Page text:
Requirements within the AASHTO specification include a number of important details. First, the final RAS product must be sized and screened such that 100 percent passes a 1/2-inch sieve screen. This is important became it was found that the size of RAS can be expected to affect the fraction of shingle asphalt binder that contributes to the final blended binder. For example, the AASHTO recommended practice states that material that is ground 1/2-inch maximum can be expected to release lower levels of available asphalt shingle binder in the range of about 20 to 40 percent of total RAS asphalt binder. RAS ground to a finer size passing a No. 4 sieve can be expected to effectively utilize as much as 95 percent of the total available asphalt. The designer must be prepared to adjust the performance grade of virgin asphalt binder to compensate for this effect.

Second, the actual maximum addition rate of RAS is left as an option for the contractor. Most states have established fixed maximum limits on the amount of RAS in the HMA, usually 5 percent by weight. The AASHTO spec provides for a means of designing adjustment of virgin asphalt binder used based on the measured effectiveness of the RAS asphalt. The HMA designer must determine the asphalt binder content of the new HMA as part of the volumetric design procedure. During the production of the new HMA, shingle asphalt binder present in the RAS will mix with the virgin asphalt binder to produce a final blended binder. The new AASHTO spec states that if the quantity of RAS asphalt binder exceeds 0.75 percent by weight of the new HMA, the RAS binder and the virgin asphalt binder shall be further evaluated to ensure the performance grade of the final blended HMA complies with the originally specified performance grade requirements.

To help maintain the engineering performance of the final HMA pavement, the new AASHTO spec limits the maximum amount of deleterious material allowed in the RAS. The AASHTO spec states that lightweight extraneous materials (e.g., paper, wood, plastics) shall not exceed 0.05 percent of the material retained on the No. 4 sieve. Heavyweight extraneous materials (e.g., metals, glass, rubber, nails, soil, brick, tars, etc.) shall not exceed 0.5 percent as determined on material retained on the No. 4 sieve. It is recognized that these are stringent limits suggested by AASHTO, but recycling professionals continuously work to develop improved systems to clean up the mixed roofing material and tear-off RAS.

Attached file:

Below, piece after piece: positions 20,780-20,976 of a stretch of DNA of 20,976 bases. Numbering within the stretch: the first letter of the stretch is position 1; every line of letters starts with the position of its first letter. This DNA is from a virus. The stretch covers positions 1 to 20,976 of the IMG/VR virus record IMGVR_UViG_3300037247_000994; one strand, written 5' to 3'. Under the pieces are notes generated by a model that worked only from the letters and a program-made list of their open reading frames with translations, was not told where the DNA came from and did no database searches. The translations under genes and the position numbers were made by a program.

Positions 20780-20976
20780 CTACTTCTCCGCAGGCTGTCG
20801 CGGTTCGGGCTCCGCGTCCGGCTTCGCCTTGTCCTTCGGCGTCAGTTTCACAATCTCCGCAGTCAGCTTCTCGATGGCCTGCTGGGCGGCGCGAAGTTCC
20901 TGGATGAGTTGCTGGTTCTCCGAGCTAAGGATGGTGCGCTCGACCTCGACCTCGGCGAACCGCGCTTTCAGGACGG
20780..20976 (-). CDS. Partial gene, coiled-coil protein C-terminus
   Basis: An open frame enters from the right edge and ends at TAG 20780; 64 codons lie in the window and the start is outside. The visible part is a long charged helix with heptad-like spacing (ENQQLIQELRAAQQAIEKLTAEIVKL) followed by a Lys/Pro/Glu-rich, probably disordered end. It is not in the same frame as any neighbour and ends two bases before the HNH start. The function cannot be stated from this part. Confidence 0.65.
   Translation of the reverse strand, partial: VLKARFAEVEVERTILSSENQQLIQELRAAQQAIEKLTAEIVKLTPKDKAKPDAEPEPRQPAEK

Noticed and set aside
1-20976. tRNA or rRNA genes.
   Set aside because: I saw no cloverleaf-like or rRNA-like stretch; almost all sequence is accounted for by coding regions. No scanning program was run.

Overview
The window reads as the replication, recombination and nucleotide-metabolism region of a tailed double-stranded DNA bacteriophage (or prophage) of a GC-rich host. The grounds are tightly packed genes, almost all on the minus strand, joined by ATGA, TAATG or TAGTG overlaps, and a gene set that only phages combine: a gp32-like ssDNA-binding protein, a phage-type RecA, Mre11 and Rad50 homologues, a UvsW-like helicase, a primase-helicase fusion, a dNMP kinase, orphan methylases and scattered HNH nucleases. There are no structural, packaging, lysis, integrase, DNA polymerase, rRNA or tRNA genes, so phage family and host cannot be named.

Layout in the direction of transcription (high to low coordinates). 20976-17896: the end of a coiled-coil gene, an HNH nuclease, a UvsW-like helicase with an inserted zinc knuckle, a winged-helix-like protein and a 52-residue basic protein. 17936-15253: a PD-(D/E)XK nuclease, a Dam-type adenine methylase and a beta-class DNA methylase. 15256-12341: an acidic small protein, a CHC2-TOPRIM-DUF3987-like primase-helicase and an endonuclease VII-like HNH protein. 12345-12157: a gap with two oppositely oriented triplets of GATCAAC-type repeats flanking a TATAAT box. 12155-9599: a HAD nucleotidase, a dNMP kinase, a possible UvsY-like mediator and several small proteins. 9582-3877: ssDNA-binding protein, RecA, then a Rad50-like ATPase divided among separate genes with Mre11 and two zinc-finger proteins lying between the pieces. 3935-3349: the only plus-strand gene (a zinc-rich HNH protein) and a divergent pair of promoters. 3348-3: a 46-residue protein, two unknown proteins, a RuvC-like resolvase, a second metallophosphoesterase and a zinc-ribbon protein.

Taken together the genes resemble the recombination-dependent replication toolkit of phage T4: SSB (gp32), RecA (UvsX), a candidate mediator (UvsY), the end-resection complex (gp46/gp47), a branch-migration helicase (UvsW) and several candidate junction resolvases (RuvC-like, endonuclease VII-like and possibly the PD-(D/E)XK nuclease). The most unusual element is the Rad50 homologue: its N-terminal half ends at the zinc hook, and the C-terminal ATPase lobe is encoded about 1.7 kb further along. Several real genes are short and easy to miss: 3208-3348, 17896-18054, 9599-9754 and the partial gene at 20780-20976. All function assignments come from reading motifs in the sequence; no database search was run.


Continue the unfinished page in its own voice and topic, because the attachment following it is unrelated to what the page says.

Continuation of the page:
NEW PROJECTS

Recently, the CMRA was awarded a $74,000 grant from the U.S. EPA to examine the barriers to the recycling of tear-off asphalt shingles. The CMRA intends that the project will accelerate the national development and implementation of tear-off asphalt shingle recycling. The project partners will attempt to address the key barriers to reaching full-scale commercialization of this promising technology.

The primary goal of this new EPA project is to develop and demonstrate recommended best practices that provide for superior quality assurance and quality control that can be utilized by profitable shingle recycling operators throughout the nation. The project has three principal objectives:

* Demonstrate successful and appropriate environmental and worker health protection procedures;

* Document materials engineering benefits and methods of QA/QC to optimize their pavement performance effects; and,

* Develop operational guidelines that maximize cost-efficiency while attaining minimum environmental, worker health and safety, and engineering standards.

The project is being produced by the CMRA with key partner support from a wide variety of public and private agencies and companies. This project will build directly on the substantial efforts of other research and development efforts in order to help bring tear-off shingle recycling technology to full-scale implementation.